That is when Ken Venturi became a full time broadcaster for CBS Sports golf coverage. His final coverage of a golf tournament was in 2002. Though he had been offered a new contract by CBS he felt the time was right to retire.
Quite a career! Filled with so many stories I couldn’t possibly include here.
Yet— aside from the multitude of stories about his golf and broadcasting career, there’s also the personal side of his life story, which is equally as fascinating.
I’d mentioned his first wife earlier; after years of a troubled marriage they finally divorced, and he met and married his first true love Beau, who he sadly lost to cancer in 1997.
Late in 2000 Ken Venturi was diagnosed with Prostate Cancer. The only people he told at the time were his broadcast partner and friend Jim Nantz, and his son.
He pursued treatment at Loma Linda Proton Treatment Center, about an hour away from Palm Springs, CA.
On Jan 17/ 2001, he was in Palm Springs, having undergone the fourth of 39 treatments planned over a 3 month period. A friend had convinced Ken to come out for dinner that night at a well known restaurant another friend owned.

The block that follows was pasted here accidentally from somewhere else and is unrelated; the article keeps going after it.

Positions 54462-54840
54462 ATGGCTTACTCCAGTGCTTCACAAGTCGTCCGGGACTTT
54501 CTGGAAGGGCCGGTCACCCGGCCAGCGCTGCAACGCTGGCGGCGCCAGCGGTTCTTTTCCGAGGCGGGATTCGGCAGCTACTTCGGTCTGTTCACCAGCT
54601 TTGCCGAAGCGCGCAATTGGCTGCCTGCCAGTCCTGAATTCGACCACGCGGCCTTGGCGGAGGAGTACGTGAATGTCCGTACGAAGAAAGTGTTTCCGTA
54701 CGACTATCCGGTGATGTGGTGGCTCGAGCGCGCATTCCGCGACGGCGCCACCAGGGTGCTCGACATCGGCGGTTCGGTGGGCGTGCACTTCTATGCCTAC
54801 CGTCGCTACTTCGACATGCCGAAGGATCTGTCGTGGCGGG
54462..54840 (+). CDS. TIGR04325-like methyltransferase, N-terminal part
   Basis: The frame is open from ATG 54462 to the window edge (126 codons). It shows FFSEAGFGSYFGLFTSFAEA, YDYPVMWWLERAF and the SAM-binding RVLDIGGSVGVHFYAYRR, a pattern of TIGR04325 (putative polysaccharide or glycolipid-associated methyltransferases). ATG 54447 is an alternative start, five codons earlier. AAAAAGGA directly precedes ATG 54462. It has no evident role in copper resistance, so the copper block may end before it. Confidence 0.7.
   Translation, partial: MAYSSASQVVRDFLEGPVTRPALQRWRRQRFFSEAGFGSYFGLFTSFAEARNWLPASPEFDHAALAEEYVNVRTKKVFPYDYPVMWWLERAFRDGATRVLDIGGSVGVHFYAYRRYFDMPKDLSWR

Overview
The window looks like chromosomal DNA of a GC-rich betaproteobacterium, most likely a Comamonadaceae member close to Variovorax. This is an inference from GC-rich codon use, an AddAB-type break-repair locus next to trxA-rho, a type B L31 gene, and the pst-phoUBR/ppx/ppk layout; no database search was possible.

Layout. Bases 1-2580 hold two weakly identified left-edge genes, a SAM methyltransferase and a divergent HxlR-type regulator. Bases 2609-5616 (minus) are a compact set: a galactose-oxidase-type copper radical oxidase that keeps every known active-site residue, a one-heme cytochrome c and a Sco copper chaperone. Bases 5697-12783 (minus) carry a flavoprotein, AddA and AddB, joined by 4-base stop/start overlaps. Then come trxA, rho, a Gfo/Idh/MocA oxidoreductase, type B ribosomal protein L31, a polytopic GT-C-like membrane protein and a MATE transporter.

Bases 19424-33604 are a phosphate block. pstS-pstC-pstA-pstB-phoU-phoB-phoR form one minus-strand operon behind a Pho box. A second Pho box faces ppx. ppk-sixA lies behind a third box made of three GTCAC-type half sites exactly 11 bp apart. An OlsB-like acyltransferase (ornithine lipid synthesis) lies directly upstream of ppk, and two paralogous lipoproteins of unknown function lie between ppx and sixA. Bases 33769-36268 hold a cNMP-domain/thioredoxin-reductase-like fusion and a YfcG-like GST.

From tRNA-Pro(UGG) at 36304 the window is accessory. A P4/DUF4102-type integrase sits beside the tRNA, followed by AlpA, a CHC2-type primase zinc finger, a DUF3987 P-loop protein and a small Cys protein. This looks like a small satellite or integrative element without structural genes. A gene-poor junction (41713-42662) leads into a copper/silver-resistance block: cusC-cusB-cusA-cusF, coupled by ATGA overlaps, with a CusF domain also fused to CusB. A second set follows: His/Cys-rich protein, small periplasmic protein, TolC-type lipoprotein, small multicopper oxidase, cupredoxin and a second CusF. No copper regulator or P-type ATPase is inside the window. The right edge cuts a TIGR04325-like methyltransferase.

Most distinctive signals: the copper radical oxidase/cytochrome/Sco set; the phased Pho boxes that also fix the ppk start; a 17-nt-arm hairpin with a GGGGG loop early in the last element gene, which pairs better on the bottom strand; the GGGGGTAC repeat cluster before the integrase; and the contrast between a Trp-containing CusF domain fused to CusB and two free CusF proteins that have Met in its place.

Yet another friend of the restaurateur was there, helping out as a hostess, until her friend could find a replacement. This is when Ken first saw Kathleen, who had also lost her spouse in 1997. Since 1997 neither had been dating, nor looking for anyone to date. Kathleen knew nothing about golf, or who Ken Venturi was.
He asked for an introduction, and later that night he asked her for a dance. They planned lunch the next day, which led to dinner the next night. The following day they were invited to a friend’s Super Bowl Party.
At the party Kathleen asked Ken what he was doing in town. Thinking only for a moment about telling her a secret only two people knew, he told her he was in town for the treatments for Prostate Cancer, and would be heading to Loma Linda for a treatment the next day.